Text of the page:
A rash of compelling stories that broke throughout the day kept us from getting back to the intriguing events that unfolded last night in Philadelphia.
And to get a better perspective on what went down at Lincoln Financial Field, we called Howard Eskin of WIP radio in Philly, who shared with us some additional details regarding the frustrations displayed by quarterback Donovan McNabb as to the impact of the insertion of quarterback Mike Vick on the inability of the Eagles’ offense to establish a rhythm.
Though head coach Andy Reid denied that McNabb made a gesture to offensive coordinator Marty Mornhinweg indicating that McNabb wanted to pull the plug on the first phase of the Mike Vick experiment, the video that played throughout the day on ESPN is unmistakable.
McNabb makes the one-handed “kill it” gesture multiple times, sharply waving his hand under his chin. And though I’m not much of a lip reader, it’s pretty clear that McNabb’s message to Mornhinweg includes the phrase “got no rhythm.”
Per Eskin, multiple players confirmed after the game that McNabb was miffed. Mornhinweg declined comment when he was asked by Eskin about whether Donovan was upset.
Since Mornhinweg wasn’t made available to the media generally after the game, he wasn’t grilled on the topic by the assembled media.
So the reasonable conclusion is that McNabb already is pissed, and we’re not surprised by that.
We heard in the wake of the announcement that Vick had signed with the Eagles that McNabb wasn’t happy with the move. And we didn’t believe for a second the sanitized, self-serving “I pretty much lobbied for Vick” stuff that McNabb was selling once his every facial gesture was being scrutinized. There were plenty of inconsistencies in the statements made at the time regarding the precise nature of McNabb’s role, and so we refused to accept at face value the story that the Eagles were selling — especially since the Eagles had been blatantly untruthful about their interest in Vick in the days and weeks before suddenly signing him.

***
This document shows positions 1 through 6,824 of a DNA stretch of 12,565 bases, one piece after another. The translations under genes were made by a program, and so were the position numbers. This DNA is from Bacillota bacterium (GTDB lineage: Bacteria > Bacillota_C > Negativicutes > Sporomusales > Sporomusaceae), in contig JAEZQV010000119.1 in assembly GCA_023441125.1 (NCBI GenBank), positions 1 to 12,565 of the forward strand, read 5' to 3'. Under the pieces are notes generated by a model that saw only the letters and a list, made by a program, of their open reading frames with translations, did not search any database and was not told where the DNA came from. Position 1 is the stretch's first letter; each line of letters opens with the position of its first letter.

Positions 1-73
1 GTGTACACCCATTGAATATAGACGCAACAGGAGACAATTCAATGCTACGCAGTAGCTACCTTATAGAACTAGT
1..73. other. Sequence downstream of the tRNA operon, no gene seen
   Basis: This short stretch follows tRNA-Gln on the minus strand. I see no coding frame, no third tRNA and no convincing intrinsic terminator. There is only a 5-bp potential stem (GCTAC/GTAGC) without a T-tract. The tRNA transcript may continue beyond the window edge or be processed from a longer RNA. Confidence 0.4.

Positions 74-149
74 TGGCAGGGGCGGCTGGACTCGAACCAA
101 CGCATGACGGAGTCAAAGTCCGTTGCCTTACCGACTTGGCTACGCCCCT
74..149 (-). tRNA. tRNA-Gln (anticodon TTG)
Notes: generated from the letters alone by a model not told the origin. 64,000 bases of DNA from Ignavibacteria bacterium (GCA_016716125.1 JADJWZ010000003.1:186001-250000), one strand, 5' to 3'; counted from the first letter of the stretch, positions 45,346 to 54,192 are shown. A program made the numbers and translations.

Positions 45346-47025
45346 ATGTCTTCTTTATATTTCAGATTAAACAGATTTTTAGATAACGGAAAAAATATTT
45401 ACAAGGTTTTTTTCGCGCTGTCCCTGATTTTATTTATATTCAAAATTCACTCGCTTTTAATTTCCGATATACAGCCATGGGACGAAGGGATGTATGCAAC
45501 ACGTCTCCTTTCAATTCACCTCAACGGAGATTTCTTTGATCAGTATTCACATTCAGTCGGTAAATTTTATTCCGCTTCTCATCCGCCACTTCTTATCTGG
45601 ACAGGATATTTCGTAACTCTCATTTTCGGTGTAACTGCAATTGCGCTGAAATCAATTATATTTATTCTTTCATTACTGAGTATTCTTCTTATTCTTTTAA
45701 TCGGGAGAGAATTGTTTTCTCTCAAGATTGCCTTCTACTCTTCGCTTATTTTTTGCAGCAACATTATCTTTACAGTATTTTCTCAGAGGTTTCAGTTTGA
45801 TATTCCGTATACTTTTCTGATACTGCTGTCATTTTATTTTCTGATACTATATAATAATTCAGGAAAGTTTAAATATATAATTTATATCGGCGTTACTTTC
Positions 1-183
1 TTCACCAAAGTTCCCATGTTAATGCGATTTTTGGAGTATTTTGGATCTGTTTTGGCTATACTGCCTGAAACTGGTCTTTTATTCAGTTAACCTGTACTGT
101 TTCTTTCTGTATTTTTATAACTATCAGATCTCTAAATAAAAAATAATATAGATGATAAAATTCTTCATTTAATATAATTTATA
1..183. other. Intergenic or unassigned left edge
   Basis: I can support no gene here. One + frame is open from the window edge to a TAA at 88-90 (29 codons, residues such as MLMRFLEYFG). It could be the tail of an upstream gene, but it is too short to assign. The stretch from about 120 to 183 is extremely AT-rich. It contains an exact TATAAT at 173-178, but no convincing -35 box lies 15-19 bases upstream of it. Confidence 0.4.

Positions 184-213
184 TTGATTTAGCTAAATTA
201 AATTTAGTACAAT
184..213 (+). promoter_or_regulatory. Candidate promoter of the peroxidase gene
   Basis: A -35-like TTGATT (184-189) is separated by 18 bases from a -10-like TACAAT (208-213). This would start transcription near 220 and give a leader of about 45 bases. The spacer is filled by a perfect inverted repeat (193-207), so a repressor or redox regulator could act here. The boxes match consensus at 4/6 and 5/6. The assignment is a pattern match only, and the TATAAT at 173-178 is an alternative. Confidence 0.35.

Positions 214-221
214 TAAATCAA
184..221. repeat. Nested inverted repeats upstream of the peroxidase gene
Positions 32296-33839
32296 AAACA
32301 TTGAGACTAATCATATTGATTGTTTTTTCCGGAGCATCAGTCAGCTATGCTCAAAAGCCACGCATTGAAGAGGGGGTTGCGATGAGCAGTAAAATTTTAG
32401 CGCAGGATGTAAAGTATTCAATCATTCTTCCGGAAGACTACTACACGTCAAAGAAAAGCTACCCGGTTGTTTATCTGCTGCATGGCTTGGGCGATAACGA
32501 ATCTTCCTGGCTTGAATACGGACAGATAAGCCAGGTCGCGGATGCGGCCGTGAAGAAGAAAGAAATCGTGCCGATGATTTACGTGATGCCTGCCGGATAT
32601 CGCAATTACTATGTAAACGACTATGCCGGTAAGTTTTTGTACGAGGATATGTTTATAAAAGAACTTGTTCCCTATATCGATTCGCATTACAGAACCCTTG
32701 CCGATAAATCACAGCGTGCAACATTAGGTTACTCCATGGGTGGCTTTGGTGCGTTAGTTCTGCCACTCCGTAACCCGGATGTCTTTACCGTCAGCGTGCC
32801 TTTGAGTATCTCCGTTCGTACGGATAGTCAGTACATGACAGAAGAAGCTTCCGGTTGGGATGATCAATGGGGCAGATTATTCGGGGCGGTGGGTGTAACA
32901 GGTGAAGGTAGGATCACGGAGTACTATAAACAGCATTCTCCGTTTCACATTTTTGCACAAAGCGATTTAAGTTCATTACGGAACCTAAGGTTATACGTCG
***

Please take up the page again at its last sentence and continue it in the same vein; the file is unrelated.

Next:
As we’ve previously explained it, we think that McNabb will go along with Vick’s presence if Vick understands his place, and if the organization will continue to kiss McNabb’s ring (and possibly other areas of his anatomy).
That said, we’re not quite sure what McNabb wants. He said that the offense needs to establish a rhythm before Vick can enter the game at quarterback.
So when does that happen?
And if/when a rhythm has been established, why would the Eagles disrupt it by putting Vick under center?
Then there’s a factor that we hadn’t previously considered. If coming out for a play or two disrupts McNabb’s ability to establish a rhythm, what does a handful of plays do for Vick’s ability to get into a groove? Last year, Miami’s Wildcat package entailed Ronnie Brown taking the snap, at a time when Brown already had been on the field. Vick will be coming in cold, running a play or two, and then leaving again before he can even begin to warm up.
Sure, Kordell Stewart managed to make that role work 14 years ago with the Steelers. But he was a rookie at the time. Vick spent six years in the NFL as an every-down quarterback. His new function will require a major adjustment to his prior mindset.
Maybe, then, Vick’s best role will be to serve as a backup quarterback only, and as a part-time receiver or running back or kick/punt returner. We say that only because we’re getting the feeling that that’s the only role for Vick that McNabb will truly tolerate.
Bottom line? Stories of redemption and second chances sound great in a vacuum. But when it’s time to win football games, that stuff goes out the window.
And if the situation on Thursday night was sufficiently frustrating to make McNabb break ranks from the “happy thoughts” approach that had characterized Vick’s first two weeks with the team, what will happen if Vick’s spot duty keeps the Eagles from establishing a rhythm during a game that actually counts?